Difference between revisions of "The Jameson Satellite"

From Clockworks2
Jump to navigationJump to search
(Created page with "'''Jones, Neil R. "The Jameson Satellite."''' First of the Professor Jameson series, where John J. Pierce notes "aliens have mated organic brains with robot bodies" ("Retro...")
 
 
(2 intermediate revisions by the same user not shown)
Line 1: Line 1:
'''Jones, Neil R. "The Jameson Satellite."'''  
+
'''Jones, Neil R. "The Jameson Satellite."''' Novella ''Amazing'' July 1931. Collected ''Planet of the Double Sun.'' New York: Ace, 1967. Anthologized ''Before the Golden Age''. Isaac Asimov, editor. New York: Doubleday, 1974.
  
 +
On line as a 2008 Project Gutenberg EBook here.[https://www.gutenberg.org/files/26906/26906-h/26906-h.htm] Available in several recent reprints.[https://www.fantasticfiction.com/j/neil-r-jones/jameson-satellite.htm]
  
First of the Professor Jameson series, where John J. Pierce notes "aliens have mated organic brains with robot bodies" ("Retrofitting Humanity," ms, p. 14). Cf. and contrast "Anne McCaffrey’s [[The Ship Who Sang]] (1969) and its sequels, in which human brains are functioning parts of starships."
+
 
 +
First of the Professor Jameson series, where John J. Pierce notes "aliens have mated organic brains with robot bodies" ("Retrofitting Humanity," ms, p. 14). Cf. and contrast "Anne McCaffrey’s ''[[The Ship Who Sang]]'' (1969) and its sequels, in which human brains are functioning parts of starships."
 +
 
 +
Wikipedia entry notes premise of the series and — not quoted — its popularity and influence:
 +
<blockquote>
 +
Jameson was obsessed with the idea of perfectly preserving his body after death and succeeded by having it launched into space in a small capsule. Jameson's body survived for 40,000,000 years, where it was found orbiting a dead planet Earth by a passing Zorome exploration ship. The Zoromes, or machine men as they sometimes called themselves, were cyborgs. They came from a race of biological beings who had achieved immortality by transferring their brains to machine bodies. They occasionally assisted members of other races with this transition (e.g. the Tri-Peds and the Mumes), allowing others to become Zoromes and join them on their expeditions, which sometimes lasted hundreds of years. So, much like the Borg[https://www.clockworks2.org/wiki/index.php?title=Special%3ASearch&search=Borg&go=Go] of the Star Trek series, a Zorome crew could be made up of assimilated members of many different biological species. The Zoromes discovered that Jameson's body had been so well preserved that they were able to repair his brain, incorporate it into a Zorome machine body and restart it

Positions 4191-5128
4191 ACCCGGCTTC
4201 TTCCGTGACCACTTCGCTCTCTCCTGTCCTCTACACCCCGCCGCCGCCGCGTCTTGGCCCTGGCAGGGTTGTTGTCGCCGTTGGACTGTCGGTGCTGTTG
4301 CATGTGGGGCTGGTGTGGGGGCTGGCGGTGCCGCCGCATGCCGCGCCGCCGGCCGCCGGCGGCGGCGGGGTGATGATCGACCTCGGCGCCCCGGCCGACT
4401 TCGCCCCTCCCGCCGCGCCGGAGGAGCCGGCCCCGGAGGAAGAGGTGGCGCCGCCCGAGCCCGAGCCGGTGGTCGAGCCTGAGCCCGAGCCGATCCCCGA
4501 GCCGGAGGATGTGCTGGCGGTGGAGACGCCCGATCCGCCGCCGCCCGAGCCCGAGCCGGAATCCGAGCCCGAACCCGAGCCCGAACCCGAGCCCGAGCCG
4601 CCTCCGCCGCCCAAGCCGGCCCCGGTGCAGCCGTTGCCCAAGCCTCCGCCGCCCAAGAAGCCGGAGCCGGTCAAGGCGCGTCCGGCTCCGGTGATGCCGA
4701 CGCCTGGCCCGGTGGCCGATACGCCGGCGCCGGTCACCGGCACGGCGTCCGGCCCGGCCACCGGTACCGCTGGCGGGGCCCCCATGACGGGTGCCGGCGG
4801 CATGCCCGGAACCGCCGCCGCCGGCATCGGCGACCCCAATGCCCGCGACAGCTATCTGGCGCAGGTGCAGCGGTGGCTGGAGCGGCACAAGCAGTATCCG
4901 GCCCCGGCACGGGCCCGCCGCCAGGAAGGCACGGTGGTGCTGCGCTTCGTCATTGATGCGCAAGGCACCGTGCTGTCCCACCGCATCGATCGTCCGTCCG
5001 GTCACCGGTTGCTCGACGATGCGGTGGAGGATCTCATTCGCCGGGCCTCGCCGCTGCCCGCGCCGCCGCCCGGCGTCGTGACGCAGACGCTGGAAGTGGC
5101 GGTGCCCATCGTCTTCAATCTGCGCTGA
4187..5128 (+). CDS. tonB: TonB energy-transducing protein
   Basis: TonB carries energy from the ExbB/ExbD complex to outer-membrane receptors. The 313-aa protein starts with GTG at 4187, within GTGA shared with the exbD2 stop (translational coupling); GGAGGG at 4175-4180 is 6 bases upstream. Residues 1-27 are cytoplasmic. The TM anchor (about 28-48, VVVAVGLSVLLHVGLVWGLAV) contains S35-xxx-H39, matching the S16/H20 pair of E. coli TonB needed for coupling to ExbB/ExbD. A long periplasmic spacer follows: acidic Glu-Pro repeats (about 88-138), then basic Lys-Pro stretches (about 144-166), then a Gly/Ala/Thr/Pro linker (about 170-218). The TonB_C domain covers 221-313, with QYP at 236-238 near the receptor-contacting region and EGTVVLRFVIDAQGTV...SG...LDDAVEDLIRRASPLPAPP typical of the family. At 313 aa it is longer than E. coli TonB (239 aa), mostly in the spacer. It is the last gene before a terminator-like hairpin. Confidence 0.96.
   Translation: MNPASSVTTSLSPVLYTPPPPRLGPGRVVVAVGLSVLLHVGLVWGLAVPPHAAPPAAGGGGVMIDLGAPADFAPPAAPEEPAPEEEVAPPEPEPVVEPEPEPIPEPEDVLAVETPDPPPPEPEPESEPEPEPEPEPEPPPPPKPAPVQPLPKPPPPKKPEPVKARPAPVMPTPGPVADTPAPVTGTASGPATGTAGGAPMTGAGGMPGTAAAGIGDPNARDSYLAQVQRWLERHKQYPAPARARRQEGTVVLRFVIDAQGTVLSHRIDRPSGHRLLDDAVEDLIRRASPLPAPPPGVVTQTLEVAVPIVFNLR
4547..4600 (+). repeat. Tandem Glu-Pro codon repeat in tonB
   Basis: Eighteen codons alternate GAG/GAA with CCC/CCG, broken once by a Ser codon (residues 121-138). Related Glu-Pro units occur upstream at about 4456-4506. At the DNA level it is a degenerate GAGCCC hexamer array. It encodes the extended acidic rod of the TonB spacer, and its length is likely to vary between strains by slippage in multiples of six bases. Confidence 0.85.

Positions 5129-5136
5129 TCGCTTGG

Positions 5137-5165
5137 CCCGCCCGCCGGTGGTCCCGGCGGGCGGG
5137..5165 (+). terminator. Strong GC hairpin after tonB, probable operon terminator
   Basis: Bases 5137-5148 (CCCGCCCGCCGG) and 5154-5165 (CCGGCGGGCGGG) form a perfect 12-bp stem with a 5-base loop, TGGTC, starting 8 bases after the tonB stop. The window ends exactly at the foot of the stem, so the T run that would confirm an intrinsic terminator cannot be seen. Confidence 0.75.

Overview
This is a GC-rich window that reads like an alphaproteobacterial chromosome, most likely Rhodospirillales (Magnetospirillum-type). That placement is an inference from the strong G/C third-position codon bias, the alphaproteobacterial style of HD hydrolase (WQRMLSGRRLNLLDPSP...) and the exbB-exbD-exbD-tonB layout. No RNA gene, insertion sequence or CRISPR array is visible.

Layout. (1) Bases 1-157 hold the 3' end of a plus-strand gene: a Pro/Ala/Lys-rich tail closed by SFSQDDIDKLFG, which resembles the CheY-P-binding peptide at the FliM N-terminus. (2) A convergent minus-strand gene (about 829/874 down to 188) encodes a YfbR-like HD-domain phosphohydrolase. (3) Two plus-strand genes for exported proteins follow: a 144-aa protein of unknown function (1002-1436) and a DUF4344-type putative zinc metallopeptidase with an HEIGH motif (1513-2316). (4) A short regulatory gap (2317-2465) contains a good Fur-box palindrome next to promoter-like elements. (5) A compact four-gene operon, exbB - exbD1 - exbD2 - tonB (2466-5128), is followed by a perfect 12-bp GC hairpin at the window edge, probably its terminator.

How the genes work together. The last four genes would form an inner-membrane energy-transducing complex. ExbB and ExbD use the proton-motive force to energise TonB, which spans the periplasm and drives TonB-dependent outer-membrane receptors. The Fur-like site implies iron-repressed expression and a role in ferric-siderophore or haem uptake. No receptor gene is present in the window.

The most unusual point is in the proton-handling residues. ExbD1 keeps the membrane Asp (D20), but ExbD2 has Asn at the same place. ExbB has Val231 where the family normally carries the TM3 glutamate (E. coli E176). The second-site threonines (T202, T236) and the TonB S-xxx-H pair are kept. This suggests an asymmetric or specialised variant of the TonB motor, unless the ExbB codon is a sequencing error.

+
</blockquote>
 +
 
 +
Note also ETs and machine creatures in the novel ''[[2001: A Space Odyssey (novel)|2001: A Space Odyssey]]'' by A. C. Clarke (with Stanley Kubrick), though not in the film.
  
  

Latest revision as of 22:49, 29 June 2020

Jones, Neil R. "The Jameson Satellite." Novella Amazing July 1931. Collected Planet of the Double Sun. New York: Ace, 1967. Anthologized Before the Golden Age. Isaac Asimov, editor. New York: Doubleday, 1974.

On line as a 2008 Project Gutenberg EBook here.[1] Available in several recent reprints.[2]


First of the Professor Jameson series, where John J. Pierce notes "aliens have mated organic brains with robot bodies" ("Retrofitting Humanity," ms, p. 14). Cf. and contrast "Anne McCaffrey’s The Ship Who Sang (1969) and its sequels, in which human brains are functioning parts of starships."

Wikipedia entry notes premise of the series and — not quoted — its popularity and influence:

Jameson was obsessed with the idea of perfectly preserving his body after death and succeeded by having it launched into space in a small capsule. Jameson's body survived for 40,000,000 years, where it was found orbiting a dead planet Earth by a passing Zorome exploration ship. The Zoromes, or machine men as they sometimes called themselves, were cyborgs. They came from a race of biological beings who had achieved immortality by transferring their brains to machine bodies. They occasionally assisted members of other races with this transition (e.g. the Tri-Peds and the Mumes), allowing others to become Zoromes and join them on their expeditions, which sometimes lasted hundreds of years. So, much like the Borg[3] of the Star Trek series, a Zorome crew could be made up of assimilated members of many different biological species. The Zoromes discovered that Jameson's body had been so well preserved that they were able to repair his brain, incorporate it into a Zorome machine body and restart it

Note also ETs and machine creatures in the novel 2001: A Space Odyssey by A. C. Clarke (with Stanley Kubrick), though not in the film.


RDE, with thanks to JJP, 29June20